Water fiasco shows Fianna Fáil remains wedded to old-style, unprincipled politics
There was a point this week when it appeared the "talks" were going nowhere. For most observers, this represented a disappointing failure of politics; a straightforward example of an inability to shift from fixed positions to a reasonable compromise. Another election loomed, an option to which I viewed as being preferable to a total cave in by Fine Gael to Fianna Fáil's populist policy of abolishing Irish Water and water charges.
But as it turned out, Fine Gael did roll over. Such a reversal of a major public policy as the price for Fianna Fáil facilitating a minority government is a spectacular example of unprincipled politics. After all, it was Fianna Fáil in Government that legislated for the imposition of water charges in line with the EU Water Framework Directive. But later, for base political motives, it reversed that policy so as not to be outdone in opposition by Sinn Féin and the other protest parties.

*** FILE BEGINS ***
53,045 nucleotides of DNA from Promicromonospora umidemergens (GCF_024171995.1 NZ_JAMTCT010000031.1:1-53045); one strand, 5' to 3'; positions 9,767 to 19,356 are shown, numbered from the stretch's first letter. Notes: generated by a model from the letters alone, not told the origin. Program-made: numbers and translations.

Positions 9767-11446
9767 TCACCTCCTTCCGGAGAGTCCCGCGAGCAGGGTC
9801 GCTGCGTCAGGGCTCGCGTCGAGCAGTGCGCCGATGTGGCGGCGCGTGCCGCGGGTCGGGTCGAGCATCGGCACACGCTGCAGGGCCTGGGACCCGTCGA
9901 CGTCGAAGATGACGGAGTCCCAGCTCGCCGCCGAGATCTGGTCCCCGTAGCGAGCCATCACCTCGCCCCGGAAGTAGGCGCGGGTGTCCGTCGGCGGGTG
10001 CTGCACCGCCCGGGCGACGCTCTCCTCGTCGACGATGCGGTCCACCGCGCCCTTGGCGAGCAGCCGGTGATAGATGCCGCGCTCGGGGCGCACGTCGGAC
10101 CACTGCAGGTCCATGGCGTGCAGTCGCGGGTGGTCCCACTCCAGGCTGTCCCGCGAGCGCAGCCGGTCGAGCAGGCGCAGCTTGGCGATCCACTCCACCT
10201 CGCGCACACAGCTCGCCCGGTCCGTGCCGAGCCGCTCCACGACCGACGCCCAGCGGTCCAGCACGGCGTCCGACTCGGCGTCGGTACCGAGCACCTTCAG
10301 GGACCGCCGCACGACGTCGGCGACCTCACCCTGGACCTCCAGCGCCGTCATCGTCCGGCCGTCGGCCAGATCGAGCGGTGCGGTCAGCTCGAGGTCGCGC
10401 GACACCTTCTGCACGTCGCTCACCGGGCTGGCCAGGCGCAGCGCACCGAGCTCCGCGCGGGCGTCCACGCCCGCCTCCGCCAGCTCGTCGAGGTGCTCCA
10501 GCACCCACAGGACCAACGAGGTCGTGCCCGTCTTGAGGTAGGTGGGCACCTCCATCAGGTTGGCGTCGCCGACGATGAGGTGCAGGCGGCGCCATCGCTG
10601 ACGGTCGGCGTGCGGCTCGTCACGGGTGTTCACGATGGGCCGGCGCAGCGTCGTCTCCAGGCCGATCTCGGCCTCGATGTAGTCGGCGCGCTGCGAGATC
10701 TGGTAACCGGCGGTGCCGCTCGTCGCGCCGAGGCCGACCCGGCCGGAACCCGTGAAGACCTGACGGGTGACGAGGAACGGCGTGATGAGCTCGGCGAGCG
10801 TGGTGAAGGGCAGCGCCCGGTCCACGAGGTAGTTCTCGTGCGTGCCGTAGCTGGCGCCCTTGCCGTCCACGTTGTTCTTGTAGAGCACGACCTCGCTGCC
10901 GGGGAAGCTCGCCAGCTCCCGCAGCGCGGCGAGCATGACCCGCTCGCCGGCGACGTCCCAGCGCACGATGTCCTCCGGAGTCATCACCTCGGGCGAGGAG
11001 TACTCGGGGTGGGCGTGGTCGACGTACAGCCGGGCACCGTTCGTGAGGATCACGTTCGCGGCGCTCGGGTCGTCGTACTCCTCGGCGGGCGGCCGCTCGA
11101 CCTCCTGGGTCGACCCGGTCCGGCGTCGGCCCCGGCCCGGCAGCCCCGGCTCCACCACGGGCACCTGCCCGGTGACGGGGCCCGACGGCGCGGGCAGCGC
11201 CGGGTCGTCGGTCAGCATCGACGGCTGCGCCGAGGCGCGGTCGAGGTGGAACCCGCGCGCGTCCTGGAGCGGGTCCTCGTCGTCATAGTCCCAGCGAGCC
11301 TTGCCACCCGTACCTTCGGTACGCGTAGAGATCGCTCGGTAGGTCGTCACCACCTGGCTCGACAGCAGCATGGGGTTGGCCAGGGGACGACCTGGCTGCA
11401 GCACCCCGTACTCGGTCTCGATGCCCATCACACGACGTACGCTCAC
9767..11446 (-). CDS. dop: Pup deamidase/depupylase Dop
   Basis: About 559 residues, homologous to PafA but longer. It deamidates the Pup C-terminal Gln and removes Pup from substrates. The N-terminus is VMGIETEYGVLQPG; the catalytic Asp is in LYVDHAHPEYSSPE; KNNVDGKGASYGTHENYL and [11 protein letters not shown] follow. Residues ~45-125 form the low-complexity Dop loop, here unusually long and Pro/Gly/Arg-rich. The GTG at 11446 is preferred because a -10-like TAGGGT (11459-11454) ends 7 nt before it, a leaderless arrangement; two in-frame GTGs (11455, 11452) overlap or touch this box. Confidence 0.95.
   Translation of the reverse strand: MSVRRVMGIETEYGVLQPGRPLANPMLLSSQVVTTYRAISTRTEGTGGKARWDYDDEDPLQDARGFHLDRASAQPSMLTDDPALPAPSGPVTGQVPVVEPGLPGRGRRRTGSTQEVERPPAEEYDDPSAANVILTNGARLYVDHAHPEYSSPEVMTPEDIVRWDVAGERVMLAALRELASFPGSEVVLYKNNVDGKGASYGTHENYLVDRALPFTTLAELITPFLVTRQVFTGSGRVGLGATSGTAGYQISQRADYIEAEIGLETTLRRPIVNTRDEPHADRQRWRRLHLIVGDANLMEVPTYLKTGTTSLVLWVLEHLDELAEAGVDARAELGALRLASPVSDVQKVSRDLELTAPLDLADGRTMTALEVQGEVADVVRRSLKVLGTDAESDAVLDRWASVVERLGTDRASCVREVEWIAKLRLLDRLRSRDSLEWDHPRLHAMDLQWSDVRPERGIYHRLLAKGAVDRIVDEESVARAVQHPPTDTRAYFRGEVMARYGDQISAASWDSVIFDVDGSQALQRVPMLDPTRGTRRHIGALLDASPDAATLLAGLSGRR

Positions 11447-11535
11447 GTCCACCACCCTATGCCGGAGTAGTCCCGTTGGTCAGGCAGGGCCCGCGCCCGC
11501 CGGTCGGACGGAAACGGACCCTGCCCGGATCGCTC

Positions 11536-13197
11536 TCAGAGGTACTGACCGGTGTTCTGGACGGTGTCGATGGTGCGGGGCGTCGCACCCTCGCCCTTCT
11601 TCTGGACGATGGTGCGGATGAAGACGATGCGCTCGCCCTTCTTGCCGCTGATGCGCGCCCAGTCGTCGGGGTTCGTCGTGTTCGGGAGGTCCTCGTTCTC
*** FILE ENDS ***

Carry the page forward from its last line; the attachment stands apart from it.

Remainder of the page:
Former Fianna Fáil environment minister Noel Dempsey struggled to defend the party's changed position on water. Bad enough that Fianna Fáil is back to its old tricks of populist giveaways as in the 1970s, it was disgraceful to use the issue as a deal-breaker for the formation of a government.